A look at Oregon State's quarterbacks
CORVALLIS — It's been a trying season for everybody in Oregon State's football program, and that includes the quarterbacks.
Before the season even began, Marcus McMaryion departed for Fresno State. Starter Jake Luton is lost for the season as he recovers from a thoracic spine fracture against Washington State on Sept. 16.
Backup Darell Garretson has persevered in a starting role but has yet to taste victory. His backup, sophomore Conor Blount, chose to redshirt to preserve a year of eligibility, even if Garretson were to go down to injury. Because of that, OSU coaches moved redshirt freshman Mason Moran — who had been switched to safety in spring football — back to the quarterback position as Garretson's No. 2.
It's not been a pretty picture, but Garretson, at least, has made the most of it.
"I'm proud of Darell," says interim head coach Cory Hall as Oregon State (1-9 overall, 0-7 in Pac-12 play) prepares to play host to Arizona State (5-5, 4-3) at noon Saturday at Reser Stadium in the Beavers' home finale. "He's done a good job for us since taking over."
The 6-foot, 205-pound senior from Chandler, Arizona, has completed 91 of 164 passes (55.5 percent) for 1,084 yards and five touchdowns with four interceptions. Four of the TD passes came in last Saturday's 49-28 loss at Arizona.
"I'm getting more confident every week," Garretson says. "I'm getting better going through progressions and reads. I'm getting closer to where I need to be."
But the Beavers' losing season has worn on Garretson. The stats don't really matter, he says.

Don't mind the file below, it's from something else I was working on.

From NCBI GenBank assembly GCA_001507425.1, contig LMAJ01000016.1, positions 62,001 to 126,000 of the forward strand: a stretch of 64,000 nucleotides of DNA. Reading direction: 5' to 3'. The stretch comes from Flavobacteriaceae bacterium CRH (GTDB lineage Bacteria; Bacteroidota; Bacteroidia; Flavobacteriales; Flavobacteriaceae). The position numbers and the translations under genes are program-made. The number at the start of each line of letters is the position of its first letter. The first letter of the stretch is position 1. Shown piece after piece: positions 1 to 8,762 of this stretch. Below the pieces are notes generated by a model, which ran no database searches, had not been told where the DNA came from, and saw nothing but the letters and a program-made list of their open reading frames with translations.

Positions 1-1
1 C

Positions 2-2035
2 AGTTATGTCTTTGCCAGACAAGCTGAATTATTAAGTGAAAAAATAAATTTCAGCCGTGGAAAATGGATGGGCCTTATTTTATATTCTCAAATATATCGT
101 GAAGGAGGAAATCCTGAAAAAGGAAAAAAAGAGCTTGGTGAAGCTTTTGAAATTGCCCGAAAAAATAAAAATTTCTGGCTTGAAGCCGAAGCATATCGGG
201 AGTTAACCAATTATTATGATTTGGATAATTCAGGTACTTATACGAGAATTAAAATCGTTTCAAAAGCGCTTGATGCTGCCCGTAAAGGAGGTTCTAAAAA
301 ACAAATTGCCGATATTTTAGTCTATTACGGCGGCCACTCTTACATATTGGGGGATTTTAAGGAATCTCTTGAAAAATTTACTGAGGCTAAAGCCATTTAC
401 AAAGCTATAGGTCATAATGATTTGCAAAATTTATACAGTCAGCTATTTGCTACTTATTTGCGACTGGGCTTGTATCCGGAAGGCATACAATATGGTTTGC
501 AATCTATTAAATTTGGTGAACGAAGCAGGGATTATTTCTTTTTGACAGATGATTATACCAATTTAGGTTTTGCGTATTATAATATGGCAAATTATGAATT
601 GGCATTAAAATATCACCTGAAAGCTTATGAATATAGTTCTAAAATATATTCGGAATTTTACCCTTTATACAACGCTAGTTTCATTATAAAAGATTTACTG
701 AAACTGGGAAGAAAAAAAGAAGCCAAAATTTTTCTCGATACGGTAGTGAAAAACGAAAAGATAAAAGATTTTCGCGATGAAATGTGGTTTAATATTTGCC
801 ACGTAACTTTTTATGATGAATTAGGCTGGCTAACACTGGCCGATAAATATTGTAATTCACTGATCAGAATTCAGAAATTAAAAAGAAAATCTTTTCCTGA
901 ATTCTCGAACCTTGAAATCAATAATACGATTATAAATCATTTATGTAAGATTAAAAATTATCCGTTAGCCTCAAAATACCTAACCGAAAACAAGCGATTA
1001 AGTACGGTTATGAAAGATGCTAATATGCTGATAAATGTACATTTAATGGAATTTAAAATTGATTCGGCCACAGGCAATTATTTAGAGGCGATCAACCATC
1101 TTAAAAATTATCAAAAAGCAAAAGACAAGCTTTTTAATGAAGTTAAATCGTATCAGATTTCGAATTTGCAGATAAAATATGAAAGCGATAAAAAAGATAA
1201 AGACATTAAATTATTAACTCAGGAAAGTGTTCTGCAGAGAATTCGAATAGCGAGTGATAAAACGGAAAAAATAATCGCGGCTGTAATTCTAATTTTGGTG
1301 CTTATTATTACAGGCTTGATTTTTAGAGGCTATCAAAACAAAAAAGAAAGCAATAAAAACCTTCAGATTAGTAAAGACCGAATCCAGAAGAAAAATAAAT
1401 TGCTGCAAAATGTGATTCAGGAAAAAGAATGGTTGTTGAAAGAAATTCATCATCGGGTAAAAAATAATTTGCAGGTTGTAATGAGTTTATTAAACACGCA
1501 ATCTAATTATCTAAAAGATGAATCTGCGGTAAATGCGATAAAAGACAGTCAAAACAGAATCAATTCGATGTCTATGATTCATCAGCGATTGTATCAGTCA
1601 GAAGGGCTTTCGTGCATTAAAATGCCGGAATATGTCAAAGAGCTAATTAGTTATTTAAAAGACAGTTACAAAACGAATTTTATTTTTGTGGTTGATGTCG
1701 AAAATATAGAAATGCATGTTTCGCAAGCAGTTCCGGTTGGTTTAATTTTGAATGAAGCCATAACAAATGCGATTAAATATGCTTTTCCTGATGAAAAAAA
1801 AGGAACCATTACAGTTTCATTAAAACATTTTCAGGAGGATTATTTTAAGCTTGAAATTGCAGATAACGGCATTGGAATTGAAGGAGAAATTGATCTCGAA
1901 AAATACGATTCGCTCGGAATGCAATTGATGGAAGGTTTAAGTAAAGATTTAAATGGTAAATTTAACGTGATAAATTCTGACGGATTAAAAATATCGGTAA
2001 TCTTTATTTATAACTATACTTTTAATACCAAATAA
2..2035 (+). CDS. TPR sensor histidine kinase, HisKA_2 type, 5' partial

"I'm more of a team guy," he says. "It's not been the year we wanted to have. From that standpoint — not good."
Oregon State's record, Garretson says, "shocks me. A lot. A lot of things have happened. You have to take the good with the bad and move on."
As the losses have mounted, has it been frustrating?
"It can be, but as a quarterback, you're taught to have a short memory," Garretson says. "Move on to the next game and make it work."
Though Garretson wouldn't wish injury on anyone — especially a teammate — he was thrilled to get the opportunity to play.
"It's exciting when your number is called," Garretson says. "You want to go out and do your best for your teammates. I was ready, because even if you're the backup, you have to prepare like you're the starter."
Hall wasn't sure how it would work out with Garretson — the starter for the first six games last year before a foot injury ended his season — at the reins of the OSU offense.
"We were concerned when Jake went down," Hall says. "We frankly weren't sure how Darell would be.
"But look at what he's done. He has managed the game well. He almost beat Stanford. He really cares. I call him after every game to check on him, to ask, 'What are you seeing out there? What can we do to be better offensively?' I tell him, 'You need to make suggestions, because you're our quarterback.'"
When head coach Gary Andersen resigned at midseason, Garretson was caught off-guard.
"It was shocking to me," says Garretson, who says he has exchanged texts with Andersen in the weeks since. "I didn't think anything like that would happen at the middle of the season. It's weird to me."